Poll shows support for anti-soring legislation

Kentuckians oppose horse soring and support the Prevent All Soring Tactics Act (S. 1007/H.R. 693)

(Nov.2, 2020) – A new poll released by the Humane Society of the United States reveals that the vast majority of Kentucky voters surveyed oppose horse soring—the intentional infliction of pain on the hooves and legs of horses in the Tennessee walking, racking and spotted saddle horse breeds. The practice uses caustic chemicals and chains as well as cutting and other gruesome techniques to force the animals to perform an artificial high-stepping gait for the show ring known as the “big lick.”

More than three quarters (78%) of those polled expressed support for the legislative solution to end soring provided by the Prevent All Soring Tactics (PAST) Act, S. 1007/H.R. 693, which is also backed by the Humane Society Legislative Fund. The poll, commissioned by the HSUS and conducted in October by Mason-Dixon Polling and Strategy, closely mirrors the results of the same poll conducted in Tennessee at the beginning of this year—in which 82% of voters polled in that state share the views of their Kentucky neighbors in support of this legislation.

Despite wide political divides on many issues, horse soring and the pending federal bill to stop it are one topic that the vast majority of Kentuckians and Tennesseans agree on. Respondents across all categories—political affiliation, gender, age and geographic region of each state – voiced resounding support for the legislative solution provided by the PAST Act.

Congress passed the Horse Protection Act nearly 50 years ago to end the practice of soring, but watchdog groups have found it still persists.

The PAST Act was carefully crafted with the input of numerous stakeholders in the horse industry and veterinary community to address the problem of soring of the animals who have been victimized by this practice in the three breeds the legislation covers. Other breeds that have not historically been subjected to this cruelty are not impacted by the legislation.

The bill is endorsed by hundreds of organizations and individuals in the equestrian, veterinary, law enforcement and animal protection communities. The landmark legislation was passed by a wide, bipartisan vote of 333-96 in the House of Representatives in July of 2019, and identical legislation passed the Senate Commerce Committee in 2014.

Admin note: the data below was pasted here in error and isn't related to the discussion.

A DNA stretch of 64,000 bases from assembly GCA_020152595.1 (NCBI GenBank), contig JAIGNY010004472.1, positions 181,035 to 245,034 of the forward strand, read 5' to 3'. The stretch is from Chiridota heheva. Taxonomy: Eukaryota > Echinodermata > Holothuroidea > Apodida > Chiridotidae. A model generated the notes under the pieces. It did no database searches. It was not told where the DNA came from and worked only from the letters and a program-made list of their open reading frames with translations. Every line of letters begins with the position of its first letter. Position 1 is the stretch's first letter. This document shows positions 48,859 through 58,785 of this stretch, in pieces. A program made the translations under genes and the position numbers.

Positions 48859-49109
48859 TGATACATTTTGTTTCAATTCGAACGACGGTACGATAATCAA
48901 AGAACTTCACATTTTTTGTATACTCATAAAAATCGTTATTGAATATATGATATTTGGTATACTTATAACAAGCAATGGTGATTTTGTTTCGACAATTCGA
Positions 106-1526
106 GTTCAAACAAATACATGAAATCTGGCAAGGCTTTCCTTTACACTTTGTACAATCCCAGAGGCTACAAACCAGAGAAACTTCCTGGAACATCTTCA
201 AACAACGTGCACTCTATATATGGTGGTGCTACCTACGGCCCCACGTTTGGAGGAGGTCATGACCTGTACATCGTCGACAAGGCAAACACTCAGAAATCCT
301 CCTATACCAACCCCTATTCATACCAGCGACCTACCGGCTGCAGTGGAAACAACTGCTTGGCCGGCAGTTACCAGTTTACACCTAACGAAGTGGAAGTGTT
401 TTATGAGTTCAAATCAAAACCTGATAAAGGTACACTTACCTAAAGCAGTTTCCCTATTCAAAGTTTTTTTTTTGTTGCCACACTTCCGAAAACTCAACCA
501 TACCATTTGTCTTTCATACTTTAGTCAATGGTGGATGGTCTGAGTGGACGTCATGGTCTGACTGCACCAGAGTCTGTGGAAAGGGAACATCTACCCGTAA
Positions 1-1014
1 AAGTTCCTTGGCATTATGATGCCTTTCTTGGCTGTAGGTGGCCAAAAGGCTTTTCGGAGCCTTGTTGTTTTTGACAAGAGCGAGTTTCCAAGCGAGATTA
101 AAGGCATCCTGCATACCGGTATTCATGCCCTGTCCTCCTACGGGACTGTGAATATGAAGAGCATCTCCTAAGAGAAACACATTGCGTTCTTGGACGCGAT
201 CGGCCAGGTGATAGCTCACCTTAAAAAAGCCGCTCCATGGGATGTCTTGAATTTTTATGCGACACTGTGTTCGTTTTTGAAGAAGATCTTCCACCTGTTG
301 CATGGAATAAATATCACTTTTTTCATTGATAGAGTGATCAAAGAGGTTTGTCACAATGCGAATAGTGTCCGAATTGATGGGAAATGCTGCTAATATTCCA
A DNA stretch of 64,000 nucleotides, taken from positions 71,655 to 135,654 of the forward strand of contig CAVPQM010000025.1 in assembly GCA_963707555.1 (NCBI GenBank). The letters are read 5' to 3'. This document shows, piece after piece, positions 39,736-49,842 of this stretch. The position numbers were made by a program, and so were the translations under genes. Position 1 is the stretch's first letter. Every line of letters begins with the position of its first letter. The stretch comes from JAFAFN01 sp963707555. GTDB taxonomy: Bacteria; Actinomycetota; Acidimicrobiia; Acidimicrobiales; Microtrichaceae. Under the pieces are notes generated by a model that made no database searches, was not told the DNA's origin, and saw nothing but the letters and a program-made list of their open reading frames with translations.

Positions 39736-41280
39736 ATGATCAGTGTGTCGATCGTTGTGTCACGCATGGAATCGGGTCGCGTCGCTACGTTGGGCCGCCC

“It’s now up to the U.S. Senate, where 52 Senators are cosponsoring S. 1007, to do the will of the people and move this bill to passage,” said Keith Dane, HSUS senior adviser on equine protection. “The Prevent All Soring Tactics Act is the only legislative solution that will finally end the abuse of these horses that has persisted for over half a century, and we are hopeful the leaders in the Senate and its Commerce Committee will recognize the broad support and urgent need for the bill’s enactment.”

“The people of Kentucky and Tennessee—like the rest of the country—want Congress to pass legislation that will finally and effectively put an end to the heinous cruelty of soring, where scofflaw trainers deliberately torment these horses to get them to fling their front legs high, just to win a cheap blue ribbon in the show ring. It’s like forcing an Olympian to wear broken glass in her shoes so the pain will make her leap higher over the hurdles,” said Sara Amundson, president of Humane Society Legislative Fund. “It’s time for the Senate to bring the PAST Act over the finish line.”

Congress passed the Horse Protection Act nearly 50 years ago to end this abuse, but a 2010 audit by the U.S. Department of Agriculture’s Inspector General and undercover investigations by the HSUS of top trainers and owners in 2012 and 2015 found that rampant soring persists. The PAST Act will end the failed system of industry self-policing, ban devices integral to soring, strengthen penalties and hold abusers accountable—all for negligible cost.

Pollsters phoned 625 registered Kentucky voters. All indicated they were likely to vote in the November general election. The margin for error is no more than ±4 percentage points.




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